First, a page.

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Thread: Is the coffee as fertilizer debate settled?

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    ps3isawesome's Avatar
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    Is the coffee as fertilizer debate settled?

    Seen some post about nepenthes being fertilized by coffee and big leaf jump. This reminded me of a huge long post I read before about how some folks think it's not effective and in some cases bad for the plant.

    Any update on this subject? thanks

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    Av8tor1's Avatar
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    You're wanting a black and white answer to a subject that is in shades of gray.

    Effective fertilization can only occur when the plant uses each nutrient to the fullest. Too much or too little of any one component can cause problems.
    Too little of an nutrient will obviously have a negative effect on plant growth, but so will too much.
    Excess of one element may prevent the uptake of another, proper fertilization is a balance of many macro and micro nutrients

    If I use coffee and my plants need what coffee offers than I see a boost in growth. If I use coffee but my substrate already supplies all the plant can handle of a certain element than I will see the application of coffee as doing harm.

    There is no one right answer to this,

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    kulamauiman's Avatar
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    law of the minimum

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    I keep reading this too, same question XD

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    theplantman's Avatar
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    Settled for me. No reason to use mumbo jumbo when there are products out there that do a substantially better job of growing plants. Fertilizer mixes are developed and tested for that sole purpose.

    Think of how many commercial nurseries you know that use artificial fertilizers. Then think of how many use coffee, or compost tea, or unicorn horns.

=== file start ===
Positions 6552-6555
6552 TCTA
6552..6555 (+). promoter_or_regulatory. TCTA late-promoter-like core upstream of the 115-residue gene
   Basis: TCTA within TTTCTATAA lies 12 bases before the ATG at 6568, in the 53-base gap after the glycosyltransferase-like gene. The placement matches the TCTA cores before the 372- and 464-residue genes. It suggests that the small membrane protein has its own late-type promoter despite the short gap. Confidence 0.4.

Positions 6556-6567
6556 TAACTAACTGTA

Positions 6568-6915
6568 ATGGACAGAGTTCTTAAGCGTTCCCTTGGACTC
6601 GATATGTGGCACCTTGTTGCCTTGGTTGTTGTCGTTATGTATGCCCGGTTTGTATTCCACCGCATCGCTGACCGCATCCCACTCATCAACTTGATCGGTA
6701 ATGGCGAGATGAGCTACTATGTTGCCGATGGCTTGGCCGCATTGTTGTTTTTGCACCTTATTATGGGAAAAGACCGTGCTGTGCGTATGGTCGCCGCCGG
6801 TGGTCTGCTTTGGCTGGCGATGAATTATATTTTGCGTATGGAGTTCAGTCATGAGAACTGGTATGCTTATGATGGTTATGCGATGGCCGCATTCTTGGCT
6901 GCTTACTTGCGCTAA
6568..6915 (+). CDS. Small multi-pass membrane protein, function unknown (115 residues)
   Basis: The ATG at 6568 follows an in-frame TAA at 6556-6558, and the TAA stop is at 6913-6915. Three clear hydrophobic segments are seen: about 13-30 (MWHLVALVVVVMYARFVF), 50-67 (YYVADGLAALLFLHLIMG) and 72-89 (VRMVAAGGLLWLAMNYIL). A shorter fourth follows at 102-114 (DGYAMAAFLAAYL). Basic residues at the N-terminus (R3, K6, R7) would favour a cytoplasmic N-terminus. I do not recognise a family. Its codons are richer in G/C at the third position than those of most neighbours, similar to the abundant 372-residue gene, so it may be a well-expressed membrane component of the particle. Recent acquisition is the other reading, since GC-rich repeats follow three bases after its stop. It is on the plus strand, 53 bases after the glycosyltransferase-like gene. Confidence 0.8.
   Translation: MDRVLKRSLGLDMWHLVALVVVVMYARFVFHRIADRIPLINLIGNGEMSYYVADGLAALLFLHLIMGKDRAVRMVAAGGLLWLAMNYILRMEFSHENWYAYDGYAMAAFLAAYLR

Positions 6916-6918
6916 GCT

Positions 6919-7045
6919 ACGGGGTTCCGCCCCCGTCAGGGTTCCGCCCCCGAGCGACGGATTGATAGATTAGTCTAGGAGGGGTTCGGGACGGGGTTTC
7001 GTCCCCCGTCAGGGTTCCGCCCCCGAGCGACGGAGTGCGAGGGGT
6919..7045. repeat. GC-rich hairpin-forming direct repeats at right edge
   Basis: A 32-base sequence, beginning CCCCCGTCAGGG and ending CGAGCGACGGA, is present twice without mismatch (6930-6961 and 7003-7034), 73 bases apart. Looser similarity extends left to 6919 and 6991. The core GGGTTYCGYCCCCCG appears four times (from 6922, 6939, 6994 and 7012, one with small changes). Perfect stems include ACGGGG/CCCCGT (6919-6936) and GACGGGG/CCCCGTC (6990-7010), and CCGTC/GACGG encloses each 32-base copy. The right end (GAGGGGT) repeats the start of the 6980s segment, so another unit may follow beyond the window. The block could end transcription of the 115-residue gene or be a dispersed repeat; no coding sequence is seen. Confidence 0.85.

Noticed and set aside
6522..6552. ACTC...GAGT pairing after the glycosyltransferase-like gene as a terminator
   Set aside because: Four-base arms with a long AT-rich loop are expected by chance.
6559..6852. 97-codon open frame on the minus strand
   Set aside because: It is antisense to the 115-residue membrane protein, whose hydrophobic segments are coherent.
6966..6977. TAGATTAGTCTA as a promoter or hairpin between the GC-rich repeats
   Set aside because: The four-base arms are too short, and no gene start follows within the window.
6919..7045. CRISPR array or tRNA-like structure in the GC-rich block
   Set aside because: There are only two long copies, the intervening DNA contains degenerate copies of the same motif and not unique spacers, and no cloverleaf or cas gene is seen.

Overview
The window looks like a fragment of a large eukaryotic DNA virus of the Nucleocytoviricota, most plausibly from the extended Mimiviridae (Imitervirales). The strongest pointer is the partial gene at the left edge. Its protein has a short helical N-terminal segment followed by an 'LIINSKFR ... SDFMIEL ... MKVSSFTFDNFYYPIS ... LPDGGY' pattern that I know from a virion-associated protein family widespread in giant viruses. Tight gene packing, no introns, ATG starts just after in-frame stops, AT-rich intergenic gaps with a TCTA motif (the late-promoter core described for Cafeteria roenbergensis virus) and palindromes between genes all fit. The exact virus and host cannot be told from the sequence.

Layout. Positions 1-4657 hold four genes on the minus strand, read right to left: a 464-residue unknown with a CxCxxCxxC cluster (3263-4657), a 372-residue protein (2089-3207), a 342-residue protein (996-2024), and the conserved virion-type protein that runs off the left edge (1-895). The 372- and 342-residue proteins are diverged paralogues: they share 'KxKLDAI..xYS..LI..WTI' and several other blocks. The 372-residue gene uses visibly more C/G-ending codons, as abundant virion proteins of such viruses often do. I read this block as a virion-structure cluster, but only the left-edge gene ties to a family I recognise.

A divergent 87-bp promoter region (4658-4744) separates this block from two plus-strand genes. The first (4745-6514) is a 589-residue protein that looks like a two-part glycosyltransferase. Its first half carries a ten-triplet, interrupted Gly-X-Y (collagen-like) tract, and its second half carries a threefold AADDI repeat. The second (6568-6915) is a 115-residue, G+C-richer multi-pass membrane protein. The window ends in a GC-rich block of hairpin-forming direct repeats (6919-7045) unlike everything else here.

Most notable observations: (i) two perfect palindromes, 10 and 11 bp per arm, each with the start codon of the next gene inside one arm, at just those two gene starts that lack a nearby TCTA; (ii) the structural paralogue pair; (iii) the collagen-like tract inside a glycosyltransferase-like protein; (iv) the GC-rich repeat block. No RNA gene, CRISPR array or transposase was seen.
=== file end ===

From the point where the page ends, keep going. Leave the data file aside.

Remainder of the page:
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    BigBella's Avatar
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    Quote Originally Posted by theplantman View Post
    Settled for me. No reason to use mumbo jumbo when there are products out there that do a substantially better job of growing plants. Fertilizer mixes are developed and tested for that sole purpose.

    Think of how many commercial nurseries you know that use artificial fertilizers. Then think of how many use coffee, or compost tea, or unicorn horns.
    There is no "mumbo jumbo" to be had. There are over one thousand active chemical compounds within coffee; and whether plants simply benefit from further acidification of their media; whether more significant chemical reactions occur, it has proven beneficial in my experience. Coffee is particularly high in phenolic compounds -- some twelve percent of dry weight in unroasted beans -- which have a role in breaking down decaying plant material; thereby, freeing up some complex organic nutrients.

    As far as commercial nurseries are concerned, the local one here not only uses and sells compost "teas" but also brings in spent grounds from Starbucks and Peets by the wheelbarrow load, to add to their composts . . .
    Last edited by BigBella; 07-29-2015 at 11:05 AM. Reason: Writing with boxing gloves . . .
    “Sì perché l'autorità dell'opinione di mille nelle scienze non val per una scintilla di ragione di un solo . . ."

    -- Galileo "Biff" Galilei

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    BS Bulldozer SubRosa's Avatar
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    Quote Originally Posted by BigBella View Post
    There is no "jumbo jumbo" to be had. There are over one thousand active chemical compounds within coffee; and whether plants simply benefit from further acidification of their media; whether more significant chemical reaction occur, it has proven beneficial in my experience. As far as commercial nurseries are concerned, my local one not only uses and sells compost "teas" but also brings in spent grounds from Starbucks and Peets by the wheelbarrow load, to add to their composts . . .
    Experiencing a local shortage of unicorn horn?
    Judge not lest ye be judged creates a cesspool. Judge others and prepare to be judged by them.
    Just know when to keep the verdict to yourself.

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    Whimgrinder's Avatar
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    Quote Originally Posted by SubRosa View Post
    Experiencing a local shortage of unicorn horn?
    I'm hogging it all! :-p

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